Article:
Solar Shenanigans

Big doings on old Sol, it seems.

What we don’t know about the sun is a lot. I find this mildly disturbing, since we rely on the sun for our very survival. But at some point you just have to accept the fact that some most things are beyond our control.

In early February I was reminded of a blog post I wrote in 2013 entitled, There’s a Freakin’ HOLE in the Sun! It sprang to mind because the sun is acting all weird again. This time, however, social media (and, in fact, media in general) took this information and ran with it, whereas in 2013 it was a mere afterthought. I think that says more about the evolution of our sources of information than it says about the evolution of the sun.

But on February 2nd of this year, scientists observed something going on with the sun that they’d never seen before. It started fairly routinely, as a solar prominence. These happen all the time. It’s those loopy, jet-like bursts of plasma that shoot out into space from the sun’s surface, only to fall back again and subside. They almost look like a breaching whale, if both the whale and the water were on fire.

There was nothing special about this particular prominence. As a matter of fact, they seem to burst forth from the sun at this location, around 55 degrees latitude, every 11 years in the sun’s 22-year cycle. But this one decided to get creative. Part of the plasma broke free of the jet and got sucked up toward the sun’s pole, causing it to get caught up in a vortex, and then it completely circumnavigated the sun at about 60 degrees latitude.

It seems that the sun is experiencing some frightfully stormy weather, because when scientists measured how long it took for this plasma to circumnavigate, it was determined that it was traveling at the rate of 60 miles per second. Holy moly. You wouldn’t want to be crossing the street when that sucker blasted past.

I think this event is pretty cool in and of itself, but the media had to take it to a whole new level. The headlines were screaming that a piece of the sun broke off. Poppycock. It was plasma. Saying that the sun broke apart under these circumstances would be like saying a piece of Hawaii broke off when Mauna Loa erupted. Everybody calm down.

Scientists aren’t sure why this polar vortex happened, but we learn more about the sun every day. We do know enough about it to predict that it is approaching the solar maximum in its cycle, and that will most likely happen in the summer of 2025. During this time, the sun’s magnetic poles will switch places. Again, this is routine. It happens every 11 years.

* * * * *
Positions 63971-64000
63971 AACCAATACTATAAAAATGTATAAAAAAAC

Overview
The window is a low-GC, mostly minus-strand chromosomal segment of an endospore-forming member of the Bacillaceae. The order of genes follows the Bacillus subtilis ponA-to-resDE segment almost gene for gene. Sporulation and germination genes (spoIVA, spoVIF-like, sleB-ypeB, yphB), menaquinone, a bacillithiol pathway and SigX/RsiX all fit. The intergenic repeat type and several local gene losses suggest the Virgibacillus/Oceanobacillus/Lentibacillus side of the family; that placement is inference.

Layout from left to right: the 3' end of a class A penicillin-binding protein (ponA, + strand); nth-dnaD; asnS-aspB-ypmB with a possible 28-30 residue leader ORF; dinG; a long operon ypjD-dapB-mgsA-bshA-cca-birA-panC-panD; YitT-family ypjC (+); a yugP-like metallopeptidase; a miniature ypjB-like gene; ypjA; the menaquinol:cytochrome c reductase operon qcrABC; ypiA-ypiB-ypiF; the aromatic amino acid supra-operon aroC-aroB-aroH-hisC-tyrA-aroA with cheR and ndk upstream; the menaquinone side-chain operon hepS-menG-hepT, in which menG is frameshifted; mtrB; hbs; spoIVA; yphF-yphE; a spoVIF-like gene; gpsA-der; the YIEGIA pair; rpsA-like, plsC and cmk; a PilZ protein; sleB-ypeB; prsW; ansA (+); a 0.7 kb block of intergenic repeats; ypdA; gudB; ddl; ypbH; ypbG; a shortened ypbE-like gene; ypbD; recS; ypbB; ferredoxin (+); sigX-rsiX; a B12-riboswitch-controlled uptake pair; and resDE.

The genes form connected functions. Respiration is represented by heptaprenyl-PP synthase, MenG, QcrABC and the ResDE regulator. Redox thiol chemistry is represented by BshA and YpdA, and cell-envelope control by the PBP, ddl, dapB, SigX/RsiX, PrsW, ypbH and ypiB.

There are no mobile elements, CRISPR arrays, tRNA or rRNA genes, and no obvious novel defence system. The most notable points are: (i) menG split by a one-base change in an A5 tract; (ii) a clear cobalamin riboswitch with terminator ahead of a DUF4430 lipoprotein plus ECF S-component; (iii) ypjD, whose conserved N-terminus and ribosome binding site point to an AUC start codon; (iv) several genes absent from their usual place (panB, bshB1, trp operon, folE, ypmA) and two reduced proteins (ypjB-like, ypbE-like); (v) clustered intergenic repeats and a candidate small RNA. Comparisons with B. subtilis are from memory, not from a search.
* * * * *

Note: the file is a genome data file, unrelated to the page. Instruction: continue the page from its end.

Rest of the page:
But the sun has been unusually active during the last few years of this cycle. As in, it’s acting up way beyond all scientific expectations. Big doings on old Sol, it seems. So yeah, there’s that.

For current images of the sun, check out the Solar Dynamics Observatory website. And hold on to your sunglasses, dear reader. Who knows what surprises the sun has in store for us in the next couple of years.


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Author: The View from a Drawbridge

I have been a bridgetender since 2001, and gives me plenty of time to think and observe the world.

8 thoughts on “Solar Shenanigans”

  1. Welp, now I’ve got a whole ‘nother thing to worry about, thanks a lot! Haha, just kidding/not kidding – it really is a cool phenomena.

  2. As a heliophile and selenophile, I followed several daily solar and moon reports, so I’m comfortable with any unusual activities they get up to. It breaks up the monotony of predictable patterns and cycles. There’s a lot we don’t know about our own earth as well. We’re just beginning to understand our core which has stopped spinning and is slowly reversing direction. Could this explain my vertigo? 😵‍💫

      1. Not sure how scientifically legit the articles are on the ‘science alert’ site or how safe it is. As I was browsing, through the more bizzare articles, my computer got locked by hackers posing as Microsoft Windows defense and it took 4 hours, on the phone, between my internet provider and McAfee security to get it unlocked. I’m still resetting all passwords. McAfee is holding my case open for 3 days in case it occurs again. They didn’t get on my computer to check if the hackers left anything behind, so I’m on pins and needles.McAfee web advisor didn’t catch the threat and warn me like they’re supposed to. Be careful using that site.

      2. Can you delete the link from your post and my comment so no one else risks what I’m dealing with? Thanks.

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